Skloot's meticulous, riveting account strikes a humanistic balance between sociological history, venerable portraiture and Petri dish politics.

Pub Date: Feb. 9, 2010

ISBN: 978-1-4000-5217-2

Page Count: 320

Publisher: Crown

Review Posted Online: Dec. 22, 2010

Kirkus Reviews Issue: Jan. 1, 2010

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A wonderful page-turner written with humility, immediacy, and great style. Nothing came cheap and easy to McCandless, nor...

INTO THE WILD

The excruciating story of a young man on a quest for knowledge and experience, a search that eventually cooked his goose, told with the flair of a seasoned investigative reporter by Outside magazine contributing editor Krakauer (Eiger Dreams, 1990). 

Chris McCandless loved the road, the unadorned life, the Tolstoyan call to asceticism. After graduating college, he took off on another of his long destinationless journeys, this time cutting all contact with his family and changing his name to Alex Supertramp. He was a gent of strong opinions, and he shared them with those he met: "You must lose your inclination for monotonous security and adopt a helter-skelter style of life''; "be nomadic.'' Ultimately, in 1992, his terms got him into mortal trouble when he ran up against something—the Alaskan wild—that didn't give a hoot about Supertramp's worldview; his decomposed corpse was found 16 weeks after he entered the bush. Many people felt McCandless was just a hubris-laden jerk with a death wish (he had discarded his map before going into the wild and brought no food but a bag of rice). Krakauer thought not. Admitting an interest that bordered on obsession, he dug deep into McCandless's life. He found a willful, reckless, moody boyhood; an ugly little secret that sundered the relationship between father and son; a moral absolutism that agitated the young man's soul and drove him to extremes; but he was no more a nutcase than other pilgrims. Writing in supple, electric prose, Krakauer tries to make sense of McCandless (while scrupulously avoiding off-the-rack psychoanalysis): his risky behavior and the rites associated with it, his asceticism, his love of wide open spaces, the flights of his soul.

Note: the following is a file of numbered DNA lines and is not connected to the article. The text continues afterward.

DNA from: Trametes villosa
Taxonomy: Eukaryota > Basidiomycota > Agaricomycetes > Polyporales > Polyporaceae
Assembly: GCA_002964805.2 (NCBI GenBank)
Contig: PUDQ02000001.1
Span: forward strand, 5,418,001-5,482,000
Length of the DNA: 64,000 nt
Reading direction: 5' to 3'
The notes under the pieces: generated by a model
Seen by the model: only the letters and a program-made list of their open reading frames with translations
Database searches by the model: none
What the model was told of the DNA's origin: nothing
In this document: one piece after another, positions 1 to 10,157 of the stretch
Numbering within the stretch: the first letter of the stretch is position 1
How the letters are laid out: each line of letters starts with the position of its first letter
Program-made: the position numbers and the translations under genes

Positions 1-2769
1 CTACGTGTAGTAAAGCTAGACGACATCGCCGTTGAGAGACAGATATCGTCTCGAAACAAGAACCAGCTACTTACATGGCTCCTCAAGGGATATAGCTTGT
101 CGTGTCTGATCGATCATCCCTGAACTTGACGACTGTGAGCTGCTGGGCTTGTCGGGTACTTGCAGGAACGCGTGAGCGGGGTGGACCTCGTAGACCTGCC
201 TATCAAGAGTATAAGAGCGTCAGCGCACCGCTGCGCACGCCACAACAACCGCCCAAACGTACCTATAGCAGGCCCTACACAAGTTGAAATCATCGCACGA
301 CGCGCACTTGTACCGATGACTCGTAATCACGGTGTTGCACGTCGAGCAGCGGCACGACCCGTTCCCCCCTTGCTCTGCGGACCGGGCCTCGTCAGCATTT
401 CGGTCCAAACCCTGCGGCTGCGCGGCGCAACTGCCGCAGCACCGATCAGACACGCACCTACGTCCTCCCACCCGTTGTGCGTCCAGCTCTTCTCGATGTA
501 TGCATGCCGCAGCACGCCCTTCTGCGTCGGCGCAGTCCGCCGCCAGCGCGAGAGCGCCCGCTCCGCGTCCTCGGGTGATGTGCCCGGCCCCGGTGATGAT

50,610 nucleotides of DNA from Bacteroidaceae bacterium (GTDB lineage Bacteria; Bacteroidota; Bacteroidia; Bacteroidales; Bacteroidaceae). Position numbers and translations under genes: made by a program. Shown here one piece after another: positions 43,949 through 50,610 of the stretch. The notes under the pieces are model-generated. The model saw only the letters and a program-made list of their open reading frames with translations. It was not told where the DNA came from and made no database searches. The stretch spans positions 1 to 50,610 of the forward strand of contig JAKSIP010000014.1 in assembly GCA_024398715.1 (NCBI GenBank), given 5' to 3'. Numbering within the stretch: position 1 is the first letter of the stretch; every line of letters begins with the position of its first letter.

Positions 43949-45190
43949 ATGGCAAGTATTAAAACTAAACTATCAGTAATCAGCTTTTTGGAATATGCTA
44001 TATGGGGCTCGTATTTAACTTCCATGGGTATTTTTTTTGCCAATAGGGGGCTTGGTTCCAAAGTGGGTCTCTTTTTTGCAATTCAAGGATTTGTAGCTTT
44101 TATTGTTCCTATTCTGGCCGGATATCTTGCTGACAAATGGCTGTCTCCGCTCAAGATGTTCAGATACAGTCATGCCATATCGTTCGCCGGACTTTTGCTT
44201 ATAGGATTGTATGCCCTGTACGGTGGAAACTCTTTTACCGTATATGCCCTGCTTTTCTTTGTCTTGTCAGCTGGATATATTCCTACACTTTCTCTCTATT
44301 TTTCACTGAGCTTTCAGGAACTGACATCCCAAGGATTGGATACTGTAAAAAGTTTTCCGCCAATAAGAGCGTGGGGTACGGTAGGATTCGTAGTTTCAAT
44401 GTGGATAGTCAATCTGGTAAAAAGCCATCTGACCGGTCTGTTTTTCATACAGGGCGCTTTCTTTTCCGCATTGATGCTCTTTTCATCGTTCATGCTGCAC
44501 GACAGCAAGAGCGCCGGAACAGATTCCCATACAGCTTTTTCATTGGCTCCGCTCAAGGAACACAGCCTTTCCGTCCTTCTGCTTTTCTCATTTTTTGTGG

A wonderful page-turner written with humility, immediacy, and great style. Nothing came cheap and easy to McCandless, nor will it to readers of Krakauer's narrative. (4 maps) (First printing of 35,000; author tour)

Pub Date: Jan. 1, 1996

ISBN: 0-679-42850-X

Page Count: 320

Publisher: Villard

Review Posted Online: May 20, 2010

Kirkus Reviews Issue: Oct. 15, 1995